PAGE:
Tony Blair is more torn. It was Mr Blair who insisted that the words "clear and unambiguous" were inserted in 1997 when the euro was kicked into the long grass. This is the phrase that, in effect, gives the Treasury control over the review. Only such a department can be the arbiter of economic clarity and a total lack of ambiguity. In his time Mr Blair has been known to voice private doubts about the euro. He has quoted political friends from other countries who tell him that Britain would be daft to join in the near future. Yet Mr Blair has contrived a situation in which he carries the hopes of the pro-euro camp to such an extent that he will feel under enormous political pressure to hold the referendum. He has said it is his historic objective to "end Britain's ambiguous relationship with Europe". This will only happen when Britain joins the euro. Possibly this would mark the end of Mr Blair's political narrative.
The euro is less central to Mr Brown's narrative. So far, he has raised cash through popular taxes – the windfall tax on privatised utilities – and stealth taxes. These and the overall buoyancy of the economy will see him through his immediate spending commitments. That is why the Treasury was furious with a briefing from Downing Street to a Sunday newspaper last week, suggesting that taxes would have to rise because of the war. The Treasury does not want to use the war as a presentational device to raise taxes. The money is available for the time being. It is in the second half of this parliament or even the beginning of the next that the gaps between spending and income start to become marked. So Mr Brown is preparing the ground for the final phase of the narrative when a Labour chancellor dares to put the case openly for higher taxes to pay for better public services while leaving him enough cash to finance his various anti-poverty measures.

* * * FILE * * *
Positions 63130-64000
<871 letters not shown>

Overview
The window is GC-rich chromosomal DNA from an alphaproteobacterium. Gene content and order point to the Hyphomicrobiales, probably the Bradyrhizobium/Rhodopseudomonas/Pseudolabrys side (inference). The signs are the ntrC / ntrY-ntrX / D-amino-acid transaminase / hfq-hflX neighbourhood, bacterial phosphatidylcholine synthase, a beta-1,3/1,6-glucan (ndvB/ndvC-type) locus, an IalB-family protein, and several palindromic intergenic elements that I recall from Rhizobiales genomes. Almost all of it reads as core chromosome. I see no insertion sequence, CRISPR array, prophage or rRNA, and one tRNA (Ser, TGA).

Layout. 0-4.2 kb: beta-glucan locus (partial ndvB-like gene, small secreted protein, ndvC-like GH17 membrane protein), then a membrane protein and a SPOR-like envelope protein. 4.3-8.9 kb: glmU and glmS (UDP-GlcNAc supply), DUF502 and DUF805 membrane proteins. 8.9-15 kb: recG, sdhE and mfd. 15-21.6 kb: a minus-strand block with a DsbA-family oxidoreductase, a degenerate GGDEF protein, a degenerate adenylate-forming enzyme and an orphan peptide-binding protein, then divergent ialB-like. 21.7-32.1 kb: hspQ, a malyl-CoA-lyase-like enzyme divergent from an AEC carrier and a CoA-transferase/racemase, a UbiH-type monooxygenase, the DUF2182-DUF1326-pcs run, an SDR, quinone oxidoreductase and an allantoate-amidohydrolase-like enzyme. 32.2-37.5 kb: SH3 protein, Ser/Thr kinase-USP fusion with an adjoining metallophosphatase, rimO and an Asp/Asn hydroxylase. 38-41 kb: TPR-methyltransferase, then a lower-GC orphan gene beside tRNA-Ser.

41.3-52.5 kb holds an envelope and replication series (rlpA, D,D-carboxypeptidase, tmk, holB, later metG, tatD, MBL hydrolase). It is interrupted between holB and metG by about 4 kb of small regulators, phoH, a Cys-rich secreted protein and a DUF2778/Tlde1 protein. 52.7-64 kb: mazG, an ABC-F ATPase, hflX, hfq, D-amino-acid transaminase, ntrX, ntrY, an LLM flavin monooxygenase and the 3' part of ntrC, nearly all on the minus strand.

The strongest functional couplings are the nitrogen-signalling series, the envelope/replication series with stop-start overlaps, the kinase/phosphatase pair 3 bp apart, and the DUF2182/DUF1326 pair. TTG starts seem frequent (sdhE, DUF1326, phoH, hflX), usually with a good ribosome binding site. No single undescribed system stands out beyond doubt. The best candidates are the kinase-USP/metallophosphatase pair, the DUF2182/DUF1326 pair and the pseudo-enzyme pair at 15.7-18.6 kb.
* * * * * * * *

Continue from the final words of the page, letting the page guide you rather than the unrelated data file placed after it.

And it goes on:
The final phase is not imminent. I doubt if his pre-Budget report at the end of this month will do more than hint at the need for higher taxes – but it will be a pretty broad hint. Polls suggest that while voters want more money invested in public services they continue to have huge doubts about whether it will be invested wisely, especially in the National Health Service. Already this has prompted the Delivery Unit in Downing Street to ask the former CBI leader, Adair Turner, to conduct a review of staffing and pay incentives in hospitals. The Treasury is conducting another review about the long-term financial implications of funding a modern NHS. This is partly to reassure voters that their money will be well spent when the moment comes – the end of the narrative when taxes are raised.
No one knows whether the sequel to this narrative will be "Gordon Brown: the Prime Minister". There is no other obvious contender for the post, and that includes David Blunkett who is being over-hyped at the moment, to his own long-term detriment.
Mr Brown's future will be largely determined by the timing of Mr Blair's departure, and Mr Blair has his own European narrative to complete that places him at odds with Mr Brown. The end of that narrative should have an 18- certificate placed on it right away.Reuse content